Connect with others who understand.

sign up log in
About DiabetesTeam
Real members of DiabetesTeam have posted questions and answers that support our community guidelines, and should not be taken as medical advice. Looking for the latest medically reviewed content by doctors and experts? Visit our resource section.

Fasting Blood Sugar Or Fbs As We Call It For Short, How Does This Work

Fasting Blood Sugar Or Fbs As We Call It For Short, How Does This Work

For those who have high fbs just remember it has nothing to do with what you ate the night before. Because usually we have a good 3 to 5 hrs between meals while awake, and our numbers are pretty decent in between meals. Also if you test your sugar level after 2 hrs of eating your last meal of the day, you will be at the highest peak at that 2 hr point and then your numbers start going down as per usual. So a meal you ate 8 to 12 hrs before you wake up, if anything should bring your numbers down… read more

A DiabetesTeam Member said:

There are other factors which also affect fbs :

The dawn phenomenon and the Somogyi effect cause high blood sugar levels, especially in the morning before breakfast, in people who have diabetes.

Dawn phenomenon
The dawn phenomenon is a normal rise in blood sugar as a person's body prepares to wake up.

In the early morning hours, hormones (growth hormone, cortisol, and catecholamines) cause the liver to release large amounts of sugar into the bloodstream. For most people, the body produces insulin to control the rise in blood sugar.
If the body doesn't produce enough insulin, blood sugar levels can rise. This may cause high blood sugar in the morning (before eating).
Somogyi effect
If the blood sugar level drops too low in the early morning hours, hormones (such as growth hormone, cortisol, and catecholamines) are released. These help reverse the low blood sugar level but may lead to blood sugar levels that are higher than normal in the morning. An example of the Somogyi effect is:

A person who takes insulin doesn't eat a regular bedtime snack, and the person's blood sugar level drops during the night.
The person's body responds to the low blood sugar by releasing hormones that raise the blood sugar level. This may cause a high blood sugar level in the early morning.
How can you tell the difference?
The Somogyi effect can occur any time you or your child has extra insulin in the body. To sort out whether an early morning high blood sugar level is caused by the dawn phenomenon or Somogyi effect, check blood sugar levels at bedtime, around 2 a.m. to 3 a.m., and at your normal wake-up time for several nights. A continuous glucose monitor could also be used throughout the night.

If the blood sugar level is low at 2 a.m. to 3 a.m., suspect the Somogyi effect.
If the blood sugar level is normal or high at 2 a.m. to 3 a.m., it's likely the dawn phenomenon.

The site above has other interesting articles and videos

You can also look up other diabetes sites, such as :

posted 3 months ago
A DiabetesTeam Member said:

So no matter what you ate before bedtime, your bodies are programmed since birth, each organ has its job whether the other organs work well or not. It is up to us to try and help our diabetic bodies by eating breakfast which ends up Breaking the Fast, so that our digestive system can start doing its job and not rely as much on our liver to shoot us up all the time. The stored sugar in our liver is meant as a back up measure for morning firing up, it is not meant to be used during long fasting periods, but because our brains need a certain amount of sugar to be able to control the rest of our bodies, the liver will try and step in so that the brain does not shut down completely, so when the liver senses starvation mode, it kicks in for us to be able to live. A low sugar level can kill us, or rather kills the brains cells, once the brain does not have enough sugar it will cease to work, so there is only so much sugar our livers can store up as a back up. The only way to get sugar into the blood stream is by eating, as once the food leaves the stomach and enters the intestines, that is where the sugar starts being processed. Hence why people in hospitals after a while will have tube feeding so their bodies will not go into starvation mode. It is also why if a person's sugar level is too low they will shoot them up with Dextrose IV (intravenous, or directly into the veins), so that the brain gets the sugar it requires to function.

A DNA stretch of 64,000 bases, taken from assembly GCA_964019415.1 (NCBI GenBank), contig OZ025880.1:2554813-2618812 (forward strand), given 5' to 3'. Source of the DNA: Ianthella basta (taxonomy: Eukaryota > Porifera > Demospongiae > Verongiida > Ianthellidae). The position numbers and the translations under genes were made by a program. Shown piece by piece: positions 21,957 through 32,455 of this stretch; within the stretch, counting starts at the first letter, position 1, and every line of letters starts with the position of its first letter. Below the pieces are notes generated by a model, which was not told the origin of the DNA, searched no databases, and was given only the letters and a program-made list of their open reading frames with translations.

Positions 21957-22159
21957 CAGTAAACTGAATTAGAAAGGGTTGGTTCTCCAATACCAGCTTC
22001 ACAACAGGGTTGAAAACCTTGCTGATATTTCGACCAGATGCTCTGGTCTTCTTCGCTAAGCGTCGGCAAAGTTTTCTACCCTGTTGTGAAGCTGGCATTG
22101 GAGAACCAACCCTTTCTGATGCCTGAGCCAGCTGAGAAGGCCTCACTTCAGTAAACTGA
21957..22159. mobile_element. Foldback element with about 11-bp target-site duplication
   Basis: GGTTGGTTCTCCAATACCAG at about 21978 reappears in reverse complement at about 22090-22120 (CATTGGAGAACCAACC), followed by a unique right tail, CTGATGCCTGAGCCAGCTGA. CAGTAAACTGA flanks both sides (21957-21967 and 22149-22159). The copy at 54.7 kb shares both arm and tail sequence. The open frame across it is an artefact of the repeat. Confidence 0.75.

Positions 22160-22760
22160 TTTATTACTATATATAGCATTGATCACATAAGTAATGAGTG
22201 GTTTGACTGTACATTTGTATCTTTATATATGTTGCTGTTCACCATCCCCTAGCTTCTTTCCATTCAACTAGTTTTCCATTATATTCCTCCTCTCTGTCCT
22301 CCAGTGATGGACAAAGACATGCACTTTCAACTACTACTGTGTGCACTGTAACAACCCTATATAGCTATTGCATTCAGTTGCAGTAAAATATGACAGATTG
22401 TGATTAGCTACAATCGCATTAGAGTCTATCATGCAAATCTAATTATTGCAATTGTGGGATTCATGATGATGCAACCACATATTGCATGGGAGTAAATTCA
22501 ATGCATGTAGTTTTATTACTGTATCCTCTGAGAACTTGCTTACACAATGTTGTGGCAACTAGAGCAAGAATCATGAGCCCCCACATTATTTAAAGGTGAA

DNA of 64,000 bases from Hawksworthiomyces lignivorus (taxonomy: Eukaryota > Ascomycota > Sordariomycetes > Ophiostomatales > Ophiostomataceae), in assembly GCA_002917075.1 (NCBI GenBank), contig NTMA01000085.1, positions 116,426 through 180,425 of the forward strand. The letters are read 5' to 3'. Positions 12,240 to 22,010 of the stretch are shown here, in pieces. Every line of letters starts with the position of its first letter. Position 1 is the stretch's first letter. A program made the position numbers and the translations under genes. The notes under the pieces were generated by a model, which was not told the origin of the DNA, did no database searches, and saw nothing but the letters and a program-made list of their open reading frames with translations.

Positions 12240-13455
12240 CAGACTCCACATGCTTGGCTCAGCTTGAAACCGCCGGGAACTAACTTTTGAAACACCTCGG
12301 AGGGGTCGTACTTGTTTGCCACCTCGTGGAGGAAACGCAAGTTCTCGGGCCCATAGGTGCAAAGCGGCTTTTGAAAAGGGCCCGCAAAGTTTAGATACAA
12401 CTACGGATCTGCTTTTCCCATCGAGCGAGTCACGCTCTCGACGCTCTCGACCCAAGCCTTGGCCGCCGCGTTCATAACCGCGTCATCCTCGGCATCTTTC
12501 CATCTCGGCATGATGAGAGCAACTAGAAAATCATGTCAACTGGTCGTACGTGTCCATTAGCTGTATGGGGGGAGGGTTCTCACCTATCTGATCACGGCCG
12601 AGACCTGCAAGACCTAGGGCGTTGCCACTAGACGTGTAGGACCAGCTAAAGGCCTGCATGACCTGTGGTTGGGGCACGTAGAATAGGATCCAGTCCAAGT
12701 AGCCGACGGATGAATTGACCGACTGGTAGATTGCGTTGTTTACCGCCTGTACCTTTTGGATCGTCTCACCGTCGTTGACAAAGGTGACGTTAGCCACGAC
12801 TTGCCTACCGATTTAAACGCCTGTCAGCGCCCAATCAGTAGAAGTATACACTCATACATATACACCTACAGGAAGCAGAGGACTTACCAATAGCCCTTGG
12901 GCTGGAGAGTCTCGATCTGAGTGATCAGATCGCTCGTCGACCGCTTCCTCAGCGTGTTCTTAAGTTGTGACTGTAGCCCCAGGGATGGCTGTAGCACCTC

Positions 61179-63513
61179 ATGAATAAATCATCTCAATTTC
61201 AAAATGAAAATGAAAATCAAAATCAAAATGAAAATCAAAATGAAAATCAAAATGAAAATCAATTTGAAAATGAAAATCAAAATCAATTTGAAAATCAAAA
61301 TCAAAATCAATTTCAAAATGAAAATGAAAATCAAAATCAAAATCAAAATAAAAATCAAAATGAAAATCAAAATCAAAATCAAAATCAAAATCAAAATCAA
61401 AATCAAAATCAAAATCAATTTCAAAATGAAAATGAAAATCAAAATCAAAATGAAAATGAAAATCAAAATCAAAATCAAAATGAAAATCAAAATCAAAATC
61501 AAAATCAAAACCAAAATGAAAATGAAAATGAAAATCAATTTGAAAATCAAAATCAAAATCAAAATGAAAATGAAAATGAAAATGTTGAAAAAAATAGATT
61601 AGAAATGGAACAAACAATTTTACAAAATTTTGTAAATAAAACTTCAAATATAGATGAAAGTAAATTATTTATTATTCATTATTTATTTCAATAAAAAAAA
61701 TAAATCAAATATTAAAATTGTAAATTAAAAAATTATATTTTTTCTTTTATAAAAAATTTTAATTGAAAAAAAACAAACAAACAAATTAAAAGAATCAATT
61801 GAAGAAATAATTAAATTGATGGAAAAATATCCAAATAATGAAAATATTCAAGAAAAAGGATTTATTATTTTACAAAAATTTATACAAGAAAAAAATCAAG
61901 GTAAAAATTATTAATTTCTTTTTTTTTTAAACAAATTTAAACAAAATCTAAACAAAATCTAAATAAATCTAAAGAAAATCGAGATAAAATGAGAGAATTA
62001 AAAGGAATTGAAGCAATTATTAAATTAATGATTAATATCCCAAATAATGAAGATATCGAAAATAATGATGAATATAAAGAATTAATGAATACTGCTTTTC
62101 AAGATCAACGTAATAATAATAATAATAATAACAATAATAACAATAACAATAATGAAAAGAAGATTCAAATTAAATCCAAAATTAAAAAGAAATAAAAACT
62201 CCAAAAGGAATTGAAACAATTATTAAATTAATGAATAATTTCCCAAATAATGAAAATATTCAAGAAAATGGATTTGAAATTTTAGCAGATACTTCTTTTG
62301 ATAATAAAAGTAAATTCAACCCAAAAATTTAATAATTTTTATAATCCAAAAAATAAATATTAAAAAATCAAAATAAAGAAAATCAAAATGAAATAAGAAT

This is like a car, if you do not feed it gas, it will stop working (digestive system). Or if your battery is dead (brain) your car goes nowhere. So you may have gas (sugar), but without the battery it still will not start, unless you temporarily boost it (CPR), but sometimes even with a boost your car will still not work, hence replacing the battery all together in a car, unfortunately our bodies cannot replace a brain, at least not yet.

Hope this helps some people understand about fbs and the importance of eating within 1 hr of waking up, or else you will be using your back ups (liver) and this will wear out over time. So try and keep your bodies well maintained so that everything works together. Where our pancreas fails, we are fortunate to have medications which can replace the pancreas, but they do have to be used the right way also, you still need to feed your system some sugar for it to work better.

posted 3 months ago
A DiabetesTeam Member said:

I`ve had many issues with this over the years and still do but i`m also a Type 1 so that might be different then those who are Type 2. Thanks for the info Jo....much appreciated.....🤗

posted 3 months ago
A DiabetesTeam Member said:

I never had a problem with fasting blood sugar as I know of. Hope the others helped u

posted 3 months ago
A DiabetesTeam Member said:

Thank you for sharing this useful information.👍🏾

posted 3 months ago
Already a Member? Log in